Since the federal government has performed so magnificently on healthcare, President Barack Obama wants to get it into the retirement planning business. “I will direct Treasury to create a new way for working Americans to start their own retirement savings,” he said in his State of the Union address: “MyRA. It’s a new savings bond that encourages folks to build a nest egg. MyRA guarantees a decent return with no risk of losing what you put in.”
The president then challenged Congress to offer “every American access to an automatic IRA on the job, so they can save at work just like everyone in this chamber can.” Under the new MyRAs, Americans can invest from $1 to $15,000 and be assured a return that would have been roughly 1.89 percent last year, and 3.4 percent over the last decade, according to recent estimates. MyRAs, like money invested in an IRA or in an employer’s pension plan, would be given favorable tax treatment. Until investors start taking the money out, they would not pay taxes on the earnings.
Now, any American can open an IRA, without help from Washington. So why do we need MyRAs and automatic IRAs? The justification for MyRAs is that many mutual fund companies, including Vanguard, require at least $1,000 to open an IRA. MyRAs would be retirement accounts for those who cannot afford an IRA, and they would also be automatic: Part of each employee’s paycheck would be withheld and invested in an IRA, although the employee presumably could ask his or her employer to stop the contributions.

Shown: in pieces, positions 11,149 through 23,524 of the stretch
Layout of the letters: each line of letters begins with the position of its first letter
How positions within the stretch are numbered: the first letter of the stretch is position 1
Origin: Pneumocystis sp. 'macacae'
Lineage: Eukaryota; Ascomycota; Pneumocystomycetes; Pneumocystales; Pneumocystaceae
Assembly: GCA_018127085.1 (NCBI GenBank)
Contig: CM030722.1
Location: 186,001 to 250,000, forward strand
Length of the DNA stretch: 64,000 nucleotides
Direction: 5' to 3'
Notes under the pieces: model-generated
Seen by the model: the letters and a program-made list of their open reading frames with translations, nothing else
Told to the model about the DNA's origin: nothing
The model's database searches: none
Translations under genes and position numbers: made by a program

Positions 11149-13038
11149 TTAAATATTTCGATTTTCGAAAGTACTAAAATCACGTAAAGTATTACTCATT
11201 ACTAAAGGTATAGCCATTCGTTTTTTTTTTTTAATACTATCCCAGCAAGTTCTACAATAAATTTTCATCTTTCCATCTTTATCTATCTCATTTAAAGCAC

That’s clever. As recounted in Nudge—a bestseller by Richard Thaler and Cass Sunstein, who subsequently worked in the Obama administration—studies consistently show that employees are more likely to contribute to retirement accounts if they are automatically enrolled and given the option to opt out, than if they are given the option to opt in. Employees have the option either way, but automatically enrolling them “nudges” the employee toward participation.
MyRA clearly has appeal in that Americans do not set aside enough for retirement. As the president pointed out, “a Social Security check often isn’t enough on its own.” If MyRAs and automatic IRAs change that, even a little, there is a lot to commend them. (Even if Congress does not mandate automatic IRAs, businesses are of course free to adopt this approach with their pension plans.)
But MyRAs have downsides: Their guaranteed return is much less than Americans are likely to earn if they put their money in a mutual fund IRA that invests in the stock market. Those who can afford the $1,000 minimum investment might be better off with an ordinary IRA.
Also, with automatic IRAs Congress or the employer would presumably determine the initial contribution level—say, 3 percent of the employee’s salary. This initial contribution might induce many employees who might otherwise set nothing aside to make the 3 percent contributions. But some studies suggest that employees who would otherwise set aside more than 3 percent—say 5 or 6 percent—may also end up simply accepting the default contribution.
Overall the moral is a familiar one: One size does not fit all. Americans are better off making our own retirement planning choices, rather than depending on the government or our employers to make those decisions for us.